Reeves signed a new executive order adding 13 more counties who will be under additional measures to prevent the spread of COVID-19. That brings the total counties under special orders to 54.
The counties added include: Quitman, Jefferson, Franklin, Noxubee, Kemper, Amite, Coahoma, Sunflower, Scott, Adams Oktibbeha, Monroe, Washington.
There are also additional measures taken on social gatherings. Indoor social gatherings are limited to 10 people.
MSDH daily COVID-19 report
Today MSDH is reporting 1,141 more cases of COVID-19 in Mississippi, 29 deaths, and 200 ongoing outbreaks in long-term care facilities. The total of #covid19 cases for the year is now 154,411, with 3,836 deaths. Case details and prevention guidance at https://t.co/QP8mlIMqcd pic.twitter.com/xshaejh3of
— MS Dept of Health (@msdh) December 1, 2020
Chairmen of both the Mississippi Democratic Party and the Mississippi Republican Party joined Y’all Politics on Tuesday to discuss the impact of Election 2020 as well as where they see their party heading in 2021.
Democrat Chairman Tyree Irving and Republican Chairman Frank Bordeaux discussed policy issues facing the Mississippi Legislature, including healthcare and education, and took a look ahead to the upcoming municipal elections across the state.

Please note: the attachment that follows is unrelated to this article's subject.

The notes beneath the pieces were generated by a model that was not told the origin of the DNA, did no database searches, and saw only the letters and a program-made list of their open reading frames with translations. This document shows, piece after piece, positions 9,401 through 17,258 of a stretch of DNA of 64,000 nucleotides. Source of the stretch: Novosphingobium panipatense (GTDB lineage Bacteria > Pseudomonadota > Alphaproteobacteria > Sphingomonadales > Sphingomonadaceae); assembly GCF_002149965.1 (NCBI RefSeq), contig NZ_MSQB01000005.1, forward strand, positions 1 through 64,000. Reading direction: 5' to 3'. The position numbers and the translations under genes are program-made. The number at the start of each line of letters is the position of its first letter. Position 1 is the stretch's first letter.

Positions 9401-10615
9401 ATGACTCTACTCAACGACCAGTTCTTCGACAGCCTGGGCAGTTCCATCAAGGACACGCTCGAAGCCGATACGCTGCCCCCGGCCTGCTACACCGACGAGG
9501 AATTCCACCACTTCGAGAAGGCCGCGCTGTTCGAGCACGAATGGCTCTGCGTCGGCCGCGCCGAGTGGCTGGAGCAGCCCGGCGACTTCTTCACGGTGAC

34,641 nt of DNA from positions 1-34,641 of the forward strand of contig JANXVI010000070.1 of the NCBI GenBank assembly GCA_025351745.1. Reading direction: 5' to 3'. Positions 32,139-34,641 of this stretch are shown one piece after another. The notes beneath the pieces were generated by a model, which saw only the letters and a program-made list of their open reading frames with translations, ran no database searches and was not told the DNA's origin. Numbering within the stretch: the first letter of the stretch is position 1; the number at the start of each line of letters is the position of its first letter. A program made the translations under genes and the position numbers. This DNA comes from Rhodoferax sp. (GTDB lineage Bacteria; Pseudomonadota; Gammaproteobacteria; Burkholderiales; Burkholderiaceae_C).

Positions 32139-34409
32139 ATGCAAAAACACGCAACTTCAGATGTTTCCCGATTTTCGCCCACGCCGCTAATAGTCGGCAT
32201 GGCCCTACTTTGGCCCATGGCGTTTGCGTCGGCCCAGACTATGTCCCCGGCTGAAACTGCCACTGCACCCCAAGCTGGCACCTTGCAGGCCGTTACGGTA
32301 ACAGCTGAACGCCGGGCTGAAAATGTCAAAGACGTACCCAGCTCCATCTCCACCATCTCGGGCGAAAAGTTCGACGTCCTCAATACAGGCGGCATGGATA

U.S. Senators Roger Wicker, R-Miss., and Cindy Hyde-Smith, R-Miss., today hailed Senate confirmation of Taylor B. McNeel of Pascagoula to serve as a U.S. District Judge for the Southern District of Mississippi. McNeel will be the 228th federal judge confirmed to a lifetime appointment by the Senate since President Donald J. Trump took office in January 2017.
“Taylor McNeel’s academic, judicial, and personal qualifications are beyond reproach,” Wicker said. “He has distinguished himself as a practitioner of the law and demonstrated that he will interpret the law as written. His extensive experience will serve him well as a federal judge. I am delighted with Mr. McNeel’s bipartisan confirmation vote.”
Senate confirmation of Taylor McNeel of Pascagoula to be a U.S. District Judge for the Southern District of MS rounds out the remaining federal judicial vacancies in our state. These judges will have a lasting effect on Mississippians for decades to come.
— U.S. Senator Cindy Hyde-Smith (@SenHydeSmith) December 1, 2020
Since his appointment by Governor Tate Reeves in March, Executive Director of the Mississippi Department of Human Services, Bob Anderson, has steered the agency in a new direction and away from the corruption of his predecessors.
Wicker pushing RESTAURANTS Act
I urge the rest of the Senate to join this effort and pass the RESTAURANTS Act without further delay.
— Senator Roger Wicker (@SenatorWicker) December 1, 2020
State Auditor Shad White made the following statement regarding a previous investigation involving an Ole Miss professor who participated in a “work stoppage.”
“Today my office issued a demand for $1,912.42 ($946.74 principal and $965.68 interest and investigative costs) to Prof. James Thomas for his ‘work stoppage’ (his words) on September 8th and 9th. ‘Concerted work stoppages’ and strikes are illegal under Mississippi’s no-strike law, and paying someone for not working violates Sections 66 and 96 of the state constitution. It’s simple—the taxpayers of Mississippi cannot pay someone when they did not provide the good or service they were hired to provide.